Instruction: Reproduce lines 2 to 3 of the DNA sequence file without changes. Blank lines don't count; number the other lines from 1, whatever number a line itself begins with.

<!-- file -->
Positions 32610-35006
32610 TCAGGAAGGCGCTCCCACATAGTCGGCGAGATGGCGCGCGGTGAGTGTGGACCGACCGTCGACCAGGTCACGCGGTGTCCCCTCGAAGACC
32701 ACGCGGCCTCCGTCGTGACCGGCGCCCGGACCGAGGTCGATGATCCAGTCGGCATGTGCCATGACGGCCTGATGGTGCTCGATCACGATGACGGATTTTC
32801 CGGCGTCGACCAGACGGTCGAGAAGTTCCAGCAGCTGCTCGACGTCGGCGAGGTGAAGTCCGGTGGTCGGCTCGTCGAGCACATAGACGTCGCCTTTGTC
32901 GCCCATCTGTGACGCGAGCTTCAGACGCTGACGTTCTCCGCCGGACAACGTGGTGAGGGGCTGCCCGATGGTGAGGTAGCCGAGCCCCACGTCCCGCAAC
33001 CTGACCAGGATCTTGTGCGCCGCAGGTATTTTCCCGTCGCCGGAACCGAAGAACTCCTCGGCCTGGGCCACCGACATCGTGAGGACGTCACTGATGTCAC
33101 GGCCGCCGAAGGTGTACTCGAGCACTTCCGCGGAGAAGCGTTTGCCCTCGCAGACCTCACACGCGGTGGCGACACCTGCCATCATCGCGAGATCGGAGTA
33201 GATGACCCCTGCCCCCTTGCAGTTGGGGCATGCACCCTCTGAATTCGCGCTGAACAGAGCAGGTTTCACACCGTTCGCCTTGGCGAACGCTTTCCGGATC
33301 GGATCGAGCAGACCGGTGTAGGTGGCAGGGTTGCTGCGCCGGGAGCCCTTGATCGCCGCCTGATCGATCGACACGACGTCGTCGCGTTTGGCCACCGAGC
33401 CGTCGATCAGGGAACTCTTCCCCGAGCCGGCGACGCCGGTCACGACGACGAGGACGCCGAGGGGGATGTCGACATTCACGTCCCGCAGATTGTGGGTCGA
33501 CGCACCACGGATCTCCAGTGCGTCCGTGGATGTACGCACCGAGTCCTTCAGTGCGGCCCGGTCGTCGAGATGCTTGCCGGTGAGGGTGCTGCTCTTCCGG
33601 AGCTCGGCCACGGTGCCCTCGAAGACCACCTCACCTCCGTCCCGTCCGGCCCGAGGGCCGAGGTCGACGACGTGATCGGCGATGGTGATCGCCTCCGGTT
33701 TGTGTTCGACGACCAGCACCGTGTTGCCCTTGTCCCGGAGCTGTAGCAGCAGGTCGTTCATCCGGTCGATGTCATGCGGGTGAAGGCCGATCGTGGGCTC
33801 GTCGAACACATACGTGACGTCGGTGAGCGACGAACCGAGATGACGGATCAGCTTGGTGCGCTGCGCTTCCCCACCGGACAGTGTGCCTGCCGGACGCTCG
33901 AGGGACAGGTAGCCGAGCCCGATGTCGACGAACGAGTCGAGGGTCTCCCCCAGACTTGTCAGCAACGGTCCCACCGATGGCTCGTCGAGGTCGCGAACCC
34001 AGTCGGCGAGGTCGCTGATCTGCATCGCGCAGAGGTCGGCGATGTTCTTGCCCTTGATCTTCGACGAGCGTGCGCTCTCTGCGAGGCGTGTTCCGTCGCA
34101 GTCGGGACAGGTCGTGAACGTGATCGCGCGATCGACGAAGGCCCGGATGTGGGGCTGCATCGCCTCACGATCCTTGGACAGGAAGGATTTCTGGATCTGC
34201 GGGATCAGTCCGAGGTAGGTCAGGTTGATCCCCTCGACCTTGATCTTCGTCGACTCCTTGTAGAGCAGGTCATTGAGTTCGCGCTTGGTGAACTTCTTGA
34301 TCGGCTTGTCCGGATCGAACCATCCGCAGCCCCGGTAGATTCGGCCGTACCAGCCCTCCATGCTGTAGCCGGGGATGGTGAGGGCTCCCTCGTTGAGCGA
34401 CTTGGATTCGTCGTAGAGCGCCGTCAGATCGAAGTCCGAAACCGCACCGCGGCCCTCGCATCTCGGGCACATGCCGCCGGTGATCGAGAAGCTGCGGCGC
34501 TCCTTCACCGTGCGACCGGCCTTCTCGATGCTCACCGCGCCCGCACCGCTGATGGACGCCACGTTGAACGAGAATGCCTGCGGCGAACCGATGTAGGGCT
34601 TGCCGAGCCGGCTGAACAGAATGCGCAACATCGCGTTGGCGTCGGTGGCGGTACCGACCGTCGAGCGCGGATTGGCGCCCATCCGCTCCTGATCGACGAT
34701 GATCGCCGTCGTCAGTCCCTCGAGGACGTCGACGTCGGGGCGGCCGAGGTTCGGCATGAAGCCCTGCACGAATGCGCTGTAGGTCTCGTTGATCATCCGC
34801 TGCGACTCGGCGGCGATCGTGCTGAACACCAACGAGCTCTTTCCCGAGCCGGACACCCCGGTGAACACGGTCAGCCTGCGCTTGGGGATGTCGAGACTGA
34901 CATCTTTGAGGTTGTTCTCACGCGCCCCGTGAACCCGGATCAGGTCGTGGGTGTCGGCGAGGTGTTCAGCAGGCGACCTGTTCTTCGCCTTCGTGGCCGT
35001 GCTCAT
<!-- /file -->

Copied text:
32610 TCAGGAAGGCGCTCCCACATAGTCGGCGAGATGGCGCGCGGTGAGTGTGGACCGACCGTCGACCAGGTCACGCGGTGTCCCCTCGAAGACC
32701 ACGCGGCCTCCGTCGTGACCGGCGCCCGGACCGAGGTCGATGATCCAGTCGGCATGTGCCATGACGGCCTGATGGTGCTCGATCACGATGACGGATTTTC